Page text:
Cold, Hard Facts About Buying a Home | Red Arrow Real Estate
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Cold, Hard Facts About Buying a Home

Apr 05 2018

Cold, Hard Facts About Buying a Home

It’s an exciting time; you’ve finally decided it’s time to buy a home! You start looking online for homes and call a Realtor and ask to see the home that looks amazing in the pictures. Hopefully you’ll love it, your offer will be accepted and you’ll move in a few weeks! That’s all there is to it, right?? Not quite.


Jumping into the homebuyer market is fun but here are some cold hard facts buyers should know before starting their home search.


1) If you’re looking at houses before getting pre-approved, you are putting the cart before the horse.  Why?

-First, let’s get this out of the way. Use a trusted, reputable lender. Not online app. Local lenders will ask pertinent questions and give you a pre-approval amount based on your credit, debt to income, etc. They’re also there when you really might need them during a transaction.

-You might be surprised on what you can or can’t afford. There are other fees associated with buying that you may not have considered: Closing costs, PMI, taxes, insurance. These add up quick and may influence the price point you’re looking at.

-Realtors submit pre-approval letters with the offer to purchase to make an offer stronger. If you are competing with other offers, which one looks stronger…the one with a pre-approval from a reputable lender or one without a pre-approval? Which leads me to my next cold hard fact….


2) You will probably be competing with other offers.

In this market with such a lack of inventory, there can be 3, 4, 5 offers on a property within the first 24 hours! Prepare yourself that you may lose out on a couple homes. When competition is thick, it’s always a chance we take. Talk with your lender and Realtor to see what you can do to make your offer stronger and make you stand out amongst the other offers. Which leads to the next cold, hard fact…


3) You should work with a buyer’s agent.

Ask friends and family if they have a Realtor they would recommend and interview that agent to see if they’d be a good fit. If so, they can be invaluable. They see homes immediately when they’re listed, they’re community and market experts and can give advice on pricing, condition, etc. (agents working for the seller can’t do that). As they get to know you, they also get a firmer grip on your needs and wants and can find homes that might work for you that you didn’t think of. Also, to my point above, they’ve been living in this inventory crisis for 2 years now. They know how to navigate it better than anyone. They know how to negotiate with the listing agent directly and have tricks up their sleeves to make your offer stand out.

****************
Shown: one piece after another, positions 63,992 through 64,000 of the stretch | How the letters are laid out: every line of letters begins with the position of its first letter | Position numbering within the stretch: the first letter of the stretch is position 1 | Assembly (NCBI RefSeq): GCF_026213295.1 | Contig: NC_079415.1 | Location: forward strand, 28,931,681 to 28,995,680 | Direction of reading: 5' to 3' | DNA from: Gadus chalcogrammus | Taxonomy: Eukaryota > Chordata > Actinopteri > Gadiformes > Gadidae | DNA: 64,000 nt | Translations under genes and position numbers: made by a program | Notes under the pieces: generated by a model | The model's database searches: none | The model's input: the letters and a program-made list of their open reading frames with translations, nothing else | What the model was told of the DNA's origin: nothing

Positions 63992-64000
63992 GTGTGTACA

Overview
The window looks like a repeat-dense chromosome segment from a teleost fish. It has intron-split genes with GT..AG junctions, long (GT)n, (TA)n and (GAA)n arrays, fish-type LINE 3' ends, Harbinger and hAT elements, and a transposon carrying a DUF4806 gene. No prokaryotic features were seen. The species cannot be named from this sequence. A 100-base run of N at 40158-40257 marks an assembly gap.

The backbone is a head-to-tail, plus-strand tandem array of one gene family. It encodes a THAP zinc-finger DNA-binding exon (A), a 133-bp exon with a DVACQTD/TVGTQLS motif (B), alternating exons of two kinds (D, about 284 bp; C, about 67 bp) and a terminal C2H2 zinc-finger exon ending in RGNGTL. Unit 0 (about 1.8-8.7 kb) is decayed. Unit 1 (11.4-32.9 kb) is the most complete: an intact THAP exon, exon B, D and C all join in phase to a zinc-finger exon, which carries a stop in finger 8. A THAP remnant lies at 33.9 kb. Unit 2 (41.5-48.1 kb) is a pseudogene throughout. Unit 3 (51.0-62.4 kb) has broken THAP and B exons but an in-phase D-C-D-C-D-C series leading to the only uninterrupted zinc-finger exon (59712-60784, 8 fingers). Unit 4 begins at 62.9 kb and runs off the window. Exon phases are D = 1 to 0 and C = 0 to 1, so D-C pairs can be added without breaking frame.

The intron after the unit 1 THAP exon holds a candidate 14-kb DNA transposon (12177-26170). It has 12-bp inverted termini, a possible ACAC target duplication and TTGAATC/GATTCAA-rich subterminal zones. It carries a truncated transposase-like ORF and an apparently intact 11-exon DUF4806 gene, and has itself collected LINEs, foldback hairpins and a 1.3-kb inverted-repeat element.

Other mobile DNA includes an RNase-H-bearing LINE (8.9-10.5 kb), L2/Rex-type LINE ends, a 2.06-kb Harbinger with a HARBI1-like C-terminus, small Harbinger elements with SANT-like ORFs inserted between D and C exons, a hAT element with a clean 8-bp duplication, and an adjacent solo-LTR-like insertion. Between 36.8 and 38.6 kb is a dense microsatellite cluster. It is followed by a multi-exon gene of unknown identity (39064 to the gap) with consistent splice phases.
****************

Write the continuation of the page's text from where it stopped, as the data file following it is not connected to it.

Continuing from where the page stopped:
4) Sometimes a seller will not contribute closing costs.

We all see it on HGTV and we see it in many offers now, but there is an older generation selling their homes that think buyers should be able to contribute 100% of the cost of buying a home. Sometimes we can negotiate to keep that in by increasing the purchase price. It’s something to keep in the back of your head.


5) Buying a home costs more money than just the down payment and loan.

Buyers have to pay for the home inspection and any follow up inspections they may request, the appraisal, closing costs, and loan fees. Make sure your finances are in order (and you’ve talked with your lender) before submitting an offer on a home.


6) Stay on top of the process.

When your offer is accepted you have entered into a binding contract. Your Realtor should be keeping you informed on what the next steps are but don’t drag your feet. When your Realtor asks you to sign documents or your lender needs items from you for underwriting, get on it right away.  Nothing makes the process harder than missing deadlines.


7) Unless you are buying new construction, expect there to be some repairs.

Home inspections are meant to find defects that can significantly affect the value of the home, and the safety and health of the inhabitants. The home inspector will find items that don’t fit under those standards and may fall on the buyer to repair if you move forward.


8) Don’t change anything once your offer is accepted.

Great, you are moving forward on your new home and will move in in a month. Time to go out and buy/finance new furniture and appliances! WRONG! This can greatly affect your loan, even after you’re approved. We’ve seen it happen and the deal doesn’t close. Also, during a transaction is not a good time to change jobs…best to wait until after. However, if it’s an opportunity you just can’t pass up (let’s face it, life happens) talk to your lender (this is where the reputable and local lenders shine), they may be able to work it out.


Want more home buying info? Check out our other blog, Choosing a Buyer’s Agent.

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